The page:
As part of the project, 250 Providence public high school students will participate. Providence is one of 11 pilots that include Brockton, Mass.; Chicago; Dallas; Kansas City, Mo.; Paterson, NJ; San Diego; and other cities. "The devices and free service that students at Alvarez High School now have through Sprint's 1MillionProject will help prepare them for the real world," said Gabriel Torres, Sprint President for New England. "They'll be better able to complete assignments at home, apply for jobs, and even college."

Already making a difference

Aquino, the 11th grade ESL student, is anxious to move past ESL classes but not having home access to Duolingo, an online program, slowed her down. It also meant that she could not spend much time helping her younger brother. But with her Wi-Fi hotspot from Sprint, that has changed. “I don’t have to stay after school. Now I can translate for him,” she said. “He has improved his grades because I have it.” Reynolds has seen a direct correlation to his grades because he can now access the internet at home. In an online reading program called Achieve 3000, his score went from 500 to 900. During the big snowstorm in February, Reynolds was home doing schoolwork, noting that on one assignment he got the highest score in the school. While there are public places to get internet, they aren’t sufficient. The biggest change, the students said, is having the

ability to decide when they want to do schoolwork and having enough time to do it well. “At the library, you can only get two hours. It’s not enough time to do everything,” said 10th grader Garcia. “[The program] makes us feel like we have more power over what we can do. We’re not a slave to homework. It’s your choice when you want to do it. It’s a lot less stress because you can do it whenever you want – on weekends, when the library is closed.” For Garcia, having a tablet to use at home has encouraged her to read more and start researching colleges. “It’s really a great opportunity. A lot of people aren’t privileged to have what we have,” she said. “I feel for people who don’t have the program.” There is one downside to the program, all four of the students noted. “There’s no excuses. You have to get the work done now,” said Garcia, as the other students nodded in agreement. The pilot program will run through the end of the 2017 school year. Feedback will be applied in preparation for a nationwide program rollout at the start of the 2017-2018 school year. Schools and school districts who want to apply to the program can visit www.sprint.com/1millionproject for more information.  Susan Gale is Founder and Publisher of Rhode Island Parent Magazine.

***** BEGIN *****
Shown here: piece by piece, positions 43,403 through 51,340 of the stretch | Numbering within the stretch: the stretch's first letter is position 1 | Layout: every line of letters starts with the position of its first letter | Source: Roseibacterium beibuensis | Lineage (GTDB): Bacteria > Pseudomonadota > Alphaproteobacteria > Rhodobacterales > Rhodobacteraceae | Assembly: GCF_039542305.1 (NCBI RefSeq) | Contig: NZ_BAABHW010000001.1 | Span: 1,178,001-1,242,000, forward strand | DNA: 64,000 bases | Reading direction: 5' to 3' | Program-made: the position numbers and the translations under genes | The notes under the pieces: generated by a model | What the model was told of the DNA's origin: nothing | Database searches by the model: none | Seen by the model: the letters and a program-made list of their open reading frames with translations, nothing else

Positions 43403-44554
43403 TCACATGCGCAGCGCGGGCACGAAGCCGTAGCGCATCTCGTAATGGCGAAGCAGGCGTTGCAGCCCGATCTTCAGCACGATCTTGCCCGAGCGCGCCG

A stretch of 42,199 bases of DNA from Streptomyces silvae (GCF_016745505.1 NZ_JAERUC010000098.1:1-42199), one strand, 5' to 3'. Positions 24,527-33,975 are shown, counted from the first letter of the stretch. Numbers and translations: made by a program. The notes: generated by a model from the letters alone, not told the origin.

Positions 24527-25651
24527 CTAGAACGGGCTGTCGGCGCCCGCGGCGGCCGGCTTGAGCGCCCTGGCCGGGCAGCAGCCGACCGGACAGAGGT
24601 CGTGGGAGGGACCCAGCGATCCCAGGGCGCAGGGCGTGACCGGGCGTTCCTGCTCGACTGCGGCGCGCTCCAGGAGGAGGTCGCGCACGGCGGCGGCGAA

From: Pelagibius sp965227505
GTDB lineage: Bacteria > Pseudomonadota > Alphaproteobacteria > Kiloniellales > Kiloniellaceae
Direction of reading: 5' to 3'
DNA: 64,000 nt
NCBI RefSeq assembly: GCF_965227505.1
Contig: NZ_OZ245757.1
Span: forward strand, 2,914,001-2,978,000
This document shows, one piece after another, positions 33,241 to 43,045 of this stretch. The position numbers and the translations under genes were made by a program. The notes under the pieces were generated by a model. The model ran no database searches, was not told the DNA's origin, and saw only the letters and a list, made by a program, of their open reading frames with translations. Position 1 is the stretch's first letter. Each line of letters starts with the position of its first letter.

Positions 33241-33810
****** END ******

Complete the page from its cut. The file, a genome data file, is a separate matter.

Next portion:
L–R Danielle Garcia, Charmin Aquino, and Matthew Silvia, students at Dr. Jorge Alvarez High School in Providence, with Principal Zawadi Hawkins. Not pictured: Issaic Reynolds March 2017  Rhode Island Parent Magazine

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Education By Susan Gale

Rhode Island at the forefront of

education

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he state may be small, but Rhode Island is big when it comes to education. In the past two years, Governor Gina Raimondo and the state legislature have taken many forward and innovative steps to prepare RI students for the future, including: „„ Increasing education funds which expanded the number of state pre-K programs, ensured statewide universal access to full-day kindergarten, and funded improvements to school buildings. „„ Making the PSAT and SAT free for every 10th and 11th grader in public schools. „„ Expanding dual-enrollment programs where high school students earn college credits for free. Last year, more than 4,000 students took advantage of this program. „„ Launching an Open Textbook Initiative to transition to openly licensed textbooks and save students an estimated $5 million. RIC has already saved students $100,000 by replacing the traditional textbook for a biology course. „„ Launched a public-private initiative called Computer Science for Rhode Island (CS4RI) which ensures every public school can offer CS classes. Now the latest proposal is being put forth by Raimondo which is to offer every eligible RI student two free years of college through the Rhode Island’s Promise program.